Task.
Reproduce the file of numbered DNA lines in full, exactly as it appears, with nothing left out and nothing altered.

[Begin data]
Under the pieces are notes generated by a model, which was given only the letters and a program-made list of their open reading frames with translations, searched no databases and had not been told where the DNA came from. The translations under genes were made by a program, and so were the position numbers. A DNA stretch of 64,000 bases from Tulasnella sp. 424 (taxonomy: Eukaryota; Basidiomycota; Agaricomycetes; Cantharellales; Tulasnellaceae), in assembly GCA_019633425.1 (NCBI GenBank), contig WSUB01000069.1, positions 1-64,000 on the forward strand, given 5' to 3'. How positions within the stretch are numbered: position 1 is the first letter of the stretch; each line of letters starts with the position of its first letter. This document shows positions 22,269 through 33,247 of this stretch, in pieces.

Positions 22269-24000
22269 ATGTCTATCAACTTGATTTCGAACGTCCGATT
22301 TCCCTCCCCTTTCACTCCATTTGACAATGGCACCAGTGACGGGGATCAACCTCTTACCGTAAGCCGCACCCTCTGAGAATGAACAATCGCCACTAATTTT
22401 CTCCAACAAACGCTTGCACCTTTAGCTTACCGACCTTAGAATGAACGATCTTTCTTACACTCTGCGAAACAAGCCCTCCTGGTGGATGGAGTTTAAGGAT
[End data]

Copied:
Under the pieces are notes generated by a model, which was given only the letters and a program-made list of their open reading frames with translations, searched no databases and had not been told where the DNA came from. The translations under genes were made by a program, and so were the position numbers. A DNA stretch of 64,000 bases from Tulasnella sp. 424 (taxonomy: Eukaryota; Basidiomycota; Agaricomycetes; Cantharellales; Tulasnellaceae), in assembly GCA_019633425.1 (NCBI GenBank), contig WSUB01000069.1, positions 1-64,000 on the forward strand, given 5' to 3'. How positions within the stretch are numbered: position 1 is the first letter of the stretch; each line of letters starts with the position of its first letter. This document shows positions 22,269 through 33,247 of this stretch, in pieces.

Positions 22269-24000
22269 ATGTCTATCAACTTGATTTCGAACGTCCGATT
22301 TCCCTCCCCTTTCACTCCATTTGACAATGGCACCAGTGACGGGGATCAACCTCTTACCGTAAGCCGCACCCTCTGAGAATGAACAATCGCCACTAATTTT
22401 CTCCAACAAACGCTTGCACCTTTAGCTTACCGACCTTAGAATGAACGATCTTTCTTACACTCTGCGAAACAAGCCCTCCTGGTGGATGGAGTTTAAGGAT